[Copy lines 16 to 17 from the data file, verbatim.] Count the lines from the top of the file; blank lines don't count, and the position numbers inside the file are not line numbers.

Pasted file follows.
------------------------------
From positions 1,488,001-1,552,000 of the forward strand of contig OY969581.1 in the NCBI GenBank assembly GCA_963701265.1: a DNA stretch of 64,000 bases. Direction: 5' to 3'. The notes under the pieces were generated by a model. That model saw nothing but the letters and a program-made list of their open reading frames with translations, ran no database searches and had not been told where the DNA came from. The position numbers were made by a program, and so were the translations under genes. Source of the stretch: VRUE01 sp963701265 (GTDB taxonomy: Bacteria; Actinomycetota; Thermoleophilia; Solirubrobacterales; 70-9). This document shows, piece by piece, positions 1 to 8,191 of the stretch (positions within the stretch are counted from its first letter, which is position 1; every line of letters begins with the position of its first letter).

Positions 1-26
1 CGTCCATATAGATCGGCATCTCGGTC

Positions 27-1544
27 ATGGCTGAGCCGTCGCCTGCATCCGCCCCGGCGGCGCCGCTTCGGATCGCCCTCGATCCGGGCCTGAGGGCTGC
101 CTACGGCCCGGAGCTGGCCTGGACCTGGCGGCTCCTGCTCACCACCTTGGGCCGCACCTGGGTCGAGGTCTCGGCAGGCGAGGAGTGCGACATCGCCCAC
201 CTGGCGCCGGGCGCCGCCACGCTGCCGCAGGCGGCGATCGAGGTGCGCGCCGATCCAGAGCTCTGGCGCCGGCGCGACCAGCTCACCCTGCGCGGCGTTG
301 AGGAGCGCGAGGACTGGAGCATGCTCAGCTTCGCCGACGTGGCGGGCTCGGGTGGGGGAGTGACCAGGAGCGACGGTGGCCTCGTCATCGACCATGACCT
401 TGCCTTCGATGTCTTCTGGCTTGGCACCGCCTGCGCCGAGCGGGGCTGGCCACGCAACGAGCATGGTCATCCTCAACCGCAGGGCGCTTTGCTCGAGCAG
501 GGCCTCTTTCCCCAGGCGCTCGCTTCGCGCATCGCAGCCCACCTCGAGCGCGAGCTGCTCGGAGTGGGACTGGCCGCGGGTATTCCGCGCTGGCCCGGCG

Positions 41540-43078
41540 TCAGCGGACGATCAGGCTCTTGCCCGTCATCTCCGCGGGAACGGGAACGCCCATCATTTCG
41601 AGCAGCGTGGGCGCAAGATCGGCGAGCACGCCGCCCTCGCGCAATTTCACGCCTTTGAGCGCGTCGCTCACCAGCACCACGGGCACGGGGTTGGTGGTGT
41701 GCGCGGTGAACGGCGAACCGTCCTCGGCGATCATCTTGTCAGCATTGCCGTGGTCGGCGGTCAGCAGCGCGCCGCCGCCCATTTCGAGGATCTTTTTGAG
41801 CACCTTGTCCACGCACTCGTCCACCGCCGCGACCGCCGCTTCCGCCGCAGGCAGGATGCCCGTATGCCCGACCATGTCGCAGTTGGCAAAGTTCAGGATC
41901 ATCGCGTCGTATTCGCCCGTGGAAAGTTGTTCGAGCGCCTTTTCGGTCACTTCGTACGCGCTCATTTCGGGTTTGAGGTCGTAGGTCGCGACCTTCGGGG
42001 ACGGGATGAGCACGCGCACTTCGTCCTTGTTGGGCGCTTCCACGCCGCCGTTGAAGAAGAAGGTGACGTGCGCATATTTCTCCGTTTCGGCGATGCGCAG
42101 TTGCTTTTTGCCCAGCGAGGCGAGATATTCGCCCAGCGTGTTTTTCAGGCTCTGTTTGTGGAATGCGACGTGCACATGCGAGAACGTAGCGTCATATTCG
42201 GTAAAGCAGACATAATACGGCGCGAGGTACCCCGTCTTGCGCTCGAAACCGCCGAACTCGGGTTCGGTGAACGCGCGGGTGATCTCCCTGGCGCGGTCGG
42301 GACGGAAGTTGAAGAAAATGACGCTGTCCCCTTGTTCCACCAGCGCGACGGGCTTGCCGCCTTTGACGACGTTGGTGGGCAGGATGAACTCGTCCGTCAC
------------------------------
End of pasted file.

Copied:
41901 ATCGCGTCGTATTCGCCCGTGGAAAGTTGTTCGAGCGCCTTTTCGGTCACTTCGTACGCGCTCATTTCGGGTTTGAGGTCGTAGGTCGCGACCTTCGGGG
42001 ACGGGATGAGCACGCGCACTTCGTCCTTGTTGGGCGCTTCCACGCCGCCGTTGAAGAAGAAGGTGACGTGCGCATATTTCTCCGTTTCGGCGATGCGCAG